By Anne Meador of DC Media Group on Facebook. Washington, DC – The public was barred from a Federal Energy Regulatory Commission (FERC) meeting scheduled for 10 am Thursday. Over 30 Department of Homeland Security police met Beyond Extreme Energy (BXE) at the front doors, preventing entry to what organizers are calling a sham meeting with industry insiders. “It’s a ‘denial of citizens rights’ and prevents the public from taking part in Energy policy proceedings,” said organizer Ted Glick, with Beyond Extreme Energy. He called on FERC to be transparent and follow their mandate to put the public interests before oil and gas industry profits. Over 60 persons allied with BXE had planned to attend the meeting to express opposition to an increasing number of fracking energy infrastructure projects.
By Mike Herd for The Guardian. All the major global challenges – climate change, the economy, inequality, the very future of democracy – will be solved in cities. If nations want to succeed with their policies, we must be counted as serious actors on the global stage. I believe national governments are hostages to the momentum of the previous century – but that’s not the real world any more. We live in a world that functions by networking, by faster and more agile contact between cities. Of course, the perfect city does not exist; the democratic city is in permanent conflict and permanent construction. The point is to be really open; to keep innovating, listening to citizens and watching what is done in other cities to make constant improvements. Cities are able to make politics more cooperative, and not so competitive.
By Tim DeChristopher for Beyond Extreme Energy – While our political leaders are pretending that being better than Trump is an adequate response to the climate crisis, the climate movement is boldly stepping up to the unprecedented challenge of climate change with courage and commitment. Just in the past few days since the presidential debate ignored climate change, there have been several bold acts of civil disobedience around the country
By Break Free for Popular Resistance: Break Free is an unprecedented global mobilisation from May 4-15, 2016 – a movement and a global call for action – to leave fossil fuels in the ground. A global wave of peaceful direct actions will take place across six continents targeting the world’s most dangerous fossil fuel projects, in order to keep coal, oil and gas in the ground. The aim is to demonstrate the global resolve to break free from the shackles of polluting fuels to build a new kind of economy that works for people and the planet, and accelerate the just transition to 100% renewable energy. People worldwide are providing the much needed leadership by intensifying actions through peaceful civil disobedience on a global scale as so much remains to be done in order to lessen the effects of the climate crisis. This includes demanding governments move past the commitments made as part of the Paris agreement signed last month.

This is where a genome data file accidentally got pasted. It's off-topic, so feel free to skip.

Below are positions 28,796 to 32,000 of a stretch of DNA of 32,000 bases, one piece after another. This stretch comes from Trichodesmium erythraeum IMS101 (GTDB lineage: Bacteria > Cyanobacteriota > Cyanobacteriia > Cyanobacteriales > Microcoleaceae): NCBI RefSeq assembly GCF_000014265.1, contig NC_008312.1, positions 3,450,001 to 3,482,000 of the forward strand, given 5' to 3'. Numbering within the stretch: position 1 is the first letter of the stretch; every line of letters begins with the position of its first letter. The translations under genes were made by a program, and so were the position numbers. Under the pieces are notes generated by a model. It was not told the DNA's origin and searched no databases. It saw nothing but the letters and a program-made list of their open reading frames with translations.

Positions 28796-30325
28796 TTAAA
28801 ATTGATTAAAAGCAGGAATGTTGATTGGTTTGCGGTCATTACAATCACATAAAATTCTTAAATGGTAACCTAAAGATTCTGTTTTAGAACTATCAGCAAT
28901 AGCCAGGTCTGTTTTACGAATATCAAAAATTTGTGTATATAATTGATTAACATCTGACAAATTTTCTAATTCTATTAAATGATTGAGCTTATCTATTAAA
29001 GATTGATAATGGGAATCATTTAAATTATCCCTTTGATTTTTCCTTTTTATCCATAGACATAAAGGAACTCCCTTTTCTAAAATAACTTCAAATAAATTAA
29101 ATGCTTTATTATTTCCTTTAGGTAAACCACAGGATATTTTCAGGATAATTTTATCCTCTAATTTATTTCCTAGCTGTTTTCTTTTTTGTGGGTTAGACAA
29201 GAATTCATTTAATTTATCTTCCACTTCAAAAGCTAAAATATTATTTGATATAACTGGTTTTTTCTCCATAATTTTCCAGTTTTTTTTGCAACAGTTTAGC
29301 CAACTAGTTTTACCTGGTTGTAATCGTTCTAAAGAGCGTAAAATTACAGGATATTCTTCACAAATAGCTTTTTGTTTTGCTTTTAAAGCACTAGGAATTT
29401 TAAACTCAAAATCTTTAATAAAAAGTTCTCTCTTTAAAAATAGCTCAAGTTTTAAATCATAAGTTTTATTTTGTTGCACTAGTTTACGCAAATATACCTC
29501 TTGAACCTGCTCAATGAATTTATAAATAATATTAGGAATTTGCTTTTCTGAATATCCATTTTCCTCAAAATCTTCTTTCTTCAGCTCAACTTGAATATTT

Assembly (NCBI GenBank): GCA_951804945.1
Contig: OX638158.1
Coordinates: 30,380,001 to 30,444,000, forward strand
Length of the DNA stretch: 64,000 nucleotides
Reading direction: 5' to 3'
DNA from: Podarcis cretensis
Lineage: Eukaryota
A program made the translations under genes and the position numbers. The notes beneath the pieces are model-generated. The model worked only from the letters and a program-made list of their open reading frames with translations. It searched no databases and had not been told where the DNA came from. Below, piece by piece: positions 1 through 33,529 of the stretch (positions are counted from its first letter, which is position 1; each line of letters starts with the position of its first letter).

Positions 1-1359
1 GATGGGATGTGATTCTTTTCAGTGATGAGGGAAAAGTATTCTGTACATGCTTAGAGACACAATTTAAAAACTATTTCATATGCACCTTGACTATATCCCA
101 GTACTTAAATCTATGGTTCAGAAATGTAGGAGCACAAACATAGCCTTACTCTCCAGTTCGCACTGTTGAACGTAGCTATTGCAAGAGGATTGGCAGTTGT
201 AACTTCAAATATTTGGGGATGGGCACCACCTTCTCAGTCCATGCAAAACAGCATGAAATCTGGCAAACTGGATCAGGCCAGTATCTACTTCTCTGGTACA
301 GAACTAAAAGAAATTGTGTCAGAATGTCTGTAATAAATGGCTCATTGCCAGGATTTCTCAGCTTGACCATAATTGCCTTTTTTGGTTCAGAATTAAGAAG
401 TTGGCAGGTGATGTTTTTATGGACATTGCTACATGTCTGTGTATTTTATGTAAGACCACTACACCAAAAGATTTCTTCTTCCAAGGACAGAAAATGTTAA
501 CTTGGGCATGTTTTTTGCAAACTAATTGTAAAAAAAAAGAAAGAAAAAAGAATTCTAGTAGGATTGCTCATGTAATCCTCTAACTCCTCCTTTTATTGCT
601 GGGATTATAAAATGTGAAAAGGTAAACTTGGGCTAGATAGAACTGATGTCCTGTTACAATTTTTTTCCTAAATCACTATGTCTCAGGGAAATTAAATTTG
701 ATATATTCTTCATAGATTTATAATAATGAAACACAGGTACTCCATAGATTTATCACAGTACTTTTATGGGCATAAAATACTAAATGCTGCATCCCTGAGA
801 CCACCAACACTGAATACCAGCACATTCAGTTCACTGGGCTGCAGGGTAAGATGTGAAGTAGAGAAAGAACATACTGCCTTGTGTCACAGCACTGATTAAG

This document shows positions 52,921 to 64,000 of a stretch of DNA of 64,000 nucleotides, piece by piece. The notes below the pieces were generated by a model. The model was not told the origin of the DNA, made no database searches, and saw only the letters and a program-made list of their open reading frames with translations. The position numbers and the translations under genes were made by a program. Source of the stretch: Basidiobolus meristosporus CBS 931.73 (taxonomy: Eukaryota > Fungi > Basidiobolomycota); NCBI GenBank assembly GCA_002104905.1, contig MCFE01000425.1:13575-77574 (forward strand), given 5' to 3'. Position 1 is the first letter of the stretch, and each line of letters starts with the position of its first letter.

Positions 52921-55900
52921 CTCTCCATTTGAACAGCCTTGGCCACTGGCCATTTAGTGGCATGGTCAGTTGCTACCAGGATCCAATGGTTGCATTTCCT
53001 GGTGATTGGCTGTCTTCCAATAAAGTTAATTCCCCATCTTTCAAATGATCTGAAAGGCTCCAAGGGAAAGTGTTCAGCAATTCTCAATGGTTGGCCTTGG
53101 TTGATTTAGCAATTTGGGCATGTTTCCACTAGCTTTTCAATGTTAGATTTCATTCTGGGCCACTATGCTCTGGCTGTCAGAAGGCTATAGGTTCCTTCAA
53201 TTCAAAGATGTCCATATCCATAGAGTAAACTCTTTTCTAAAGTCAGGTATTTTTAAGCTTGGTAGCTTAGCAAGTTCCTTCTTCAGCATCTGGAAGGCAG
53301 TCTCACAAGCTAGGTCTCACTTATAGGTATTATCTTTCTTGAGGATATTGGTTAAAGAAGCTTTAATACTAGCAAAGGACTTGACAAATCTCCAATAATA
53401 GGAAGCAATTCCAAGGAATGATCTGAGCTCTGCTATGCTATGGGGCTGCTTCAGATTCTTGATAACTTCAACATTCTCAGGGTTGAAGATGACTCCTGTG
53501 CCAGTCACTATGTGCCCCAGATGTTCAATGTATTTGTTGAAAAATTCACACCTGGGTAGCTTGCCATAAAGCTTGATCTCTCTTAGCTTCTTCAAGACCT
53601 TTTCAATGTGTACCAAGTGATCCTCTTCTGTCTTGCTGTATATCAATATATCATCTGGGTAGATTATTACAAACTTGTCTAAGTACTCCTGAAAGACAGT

By Staff of Occupy – This week, the climate crisis IS a reproductive crisis. The founders of Conceivable Future talk to us about the intersectionality of parenthood and climate change. Next up, the Drug War has wreaked decades of havoc in our country – but what about Latin America? School of the Americas Watch and the Peace, Life & Justice Caravan hi-light this southern path of destruction and invite you to join in the fight against both the drug war and the violent US-backed crusades in South America, Central America and Mexico. Finally, let’s get cozy and dissent. But first, I’d need less money if I had some more…
By PSE Healthy Energy. Oakland, California (January 27, 2016) – New analysis from PSE Healthy Energy and University of California at Berkeley finds that increased deployment of renewable energy is the best way to meet or even surpass Clean Power Plan targets, as recent scientific measurements of methane leaks from natural gas systems have found higher rates of leakage than those recorded in official inventories. States that plan to depend on switching their electricity generation from coal to natural gas under the Clean Power Plan risk failure to achieve meaningful greenhouse gas reductions.
By Staff of Friends of the Earth International. “Despite the hype, the Paris agreement will fail to deliver. Politicians say it is a fair and ambitious deal – yet it is the complete opposite. People are being deceived,” said Dipti Bhatnagar, Friends of the Earth International climate justice and energy coordinator. Jagoda Munic, chairperson of Friends of the Earth International said: “Instead of acting with ambition and urgency, our governments are acting in the interests of powerful lobbies and corporations, but people are taking back the power. History will not be made in the convention centre, but on the streets of Paris and round the globe. The climate justice movement is unstoppable and will continue to expand in 2016 and beyond. A handful of politicians will not stop the energy revolution.”